4 Responses so far.

  1. Cate says:

    “Original Gonzo performer”, lol.

  2. Antonia says:

    Great points, & I love the Gonzo pic!

  3. I like your analogy between porn and action movies. And I agree with your critique of porn for lacking convincing connection. I too like Tony and Peggy Comstock’s films for its capturing of connection, that I also see in some new queer porn. I would of course add the new porn by women I write about in my work. – As you know, convincing portrayal of mutual desire and pleasure–“connection, spontaneity, creativity, and silliness”–is one of my key criteria for discussing quality in porn.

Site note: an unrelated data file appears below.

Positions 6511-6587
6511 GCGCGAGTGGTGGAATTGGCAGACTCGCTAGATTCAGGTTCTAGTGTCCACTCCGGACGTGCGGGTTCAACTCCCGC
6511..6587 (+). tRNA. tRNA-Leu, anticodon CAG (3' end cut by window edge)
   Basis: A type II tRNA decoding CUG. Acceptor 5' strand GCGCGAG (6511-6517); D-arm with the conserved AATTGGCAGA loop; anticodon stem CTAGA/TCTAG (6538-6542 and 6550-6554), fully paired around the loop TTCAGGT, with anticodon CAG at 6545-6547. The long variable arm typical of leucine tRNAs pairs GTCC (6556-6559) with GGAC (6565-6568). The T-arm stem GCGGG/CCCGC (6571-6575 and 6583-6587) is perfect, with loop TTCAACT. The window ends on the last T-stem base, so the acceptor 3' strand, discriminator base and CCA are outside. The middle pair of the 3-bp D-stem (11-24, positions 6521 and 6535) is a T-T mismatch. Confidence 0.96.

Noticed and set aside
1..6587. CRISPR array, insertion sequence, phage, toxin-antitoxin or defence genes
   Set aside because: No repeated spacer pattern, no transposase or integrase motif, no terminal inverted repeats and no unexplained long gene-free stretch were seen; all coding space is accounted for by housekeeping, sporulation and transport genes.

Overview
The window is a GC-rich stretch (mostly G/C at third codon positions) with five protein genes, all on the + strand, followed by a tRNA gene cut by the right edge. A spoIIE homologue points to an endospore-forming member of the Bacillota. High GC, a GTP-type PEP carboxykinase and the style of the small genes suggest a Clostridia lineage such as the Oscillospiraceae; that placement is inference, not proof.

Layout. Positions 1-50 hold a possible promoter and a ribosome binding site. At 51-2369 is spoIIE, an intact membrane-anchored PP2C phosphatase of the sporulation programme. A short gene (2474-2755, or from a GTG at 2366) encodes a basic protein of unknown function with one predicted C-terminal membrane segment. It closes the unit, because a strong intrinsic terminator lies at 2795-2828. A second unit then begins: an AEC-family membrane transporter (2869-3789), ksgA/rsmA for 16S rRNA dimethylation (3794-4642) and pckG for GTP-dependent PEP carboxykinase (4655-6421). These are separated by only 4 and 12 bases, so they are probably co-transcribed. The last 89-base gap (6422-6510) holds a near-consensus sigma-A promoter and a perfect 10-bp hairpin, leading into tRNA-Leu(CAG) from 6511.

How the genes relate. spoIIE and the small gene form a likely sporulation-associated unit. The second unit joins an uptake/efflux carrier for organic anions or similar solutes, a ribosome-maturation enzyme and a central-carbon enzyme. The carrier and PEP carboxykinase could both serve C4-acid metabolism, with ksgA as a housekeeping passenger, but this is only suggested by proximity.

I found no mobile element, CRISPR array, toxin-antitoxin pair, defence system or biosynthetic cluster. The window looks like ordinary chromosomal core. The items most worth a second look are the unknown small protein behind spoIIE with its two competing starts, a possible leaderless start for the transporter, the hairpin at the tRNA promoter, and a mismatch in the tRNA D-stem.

4. Lori S. says:

    I should point out from experience that some people actively dislike and discourage laughter and playfulness in their porn. I used to work for a certain famous queer sex magazine. Every time the editorial staff tried to put a picture of someone laughing or smiling in the photo payouts, we’d get negative feedback from some of the other staff. They’d report that it looked like they weren’t taking the sex seriously enough, that it was all a put-on. Or that they were laughing at the reader for looking. It told me that it’s a complicated issue — although I still wanted more precisely b/c you’re right, it’s still so rare (and rarer then).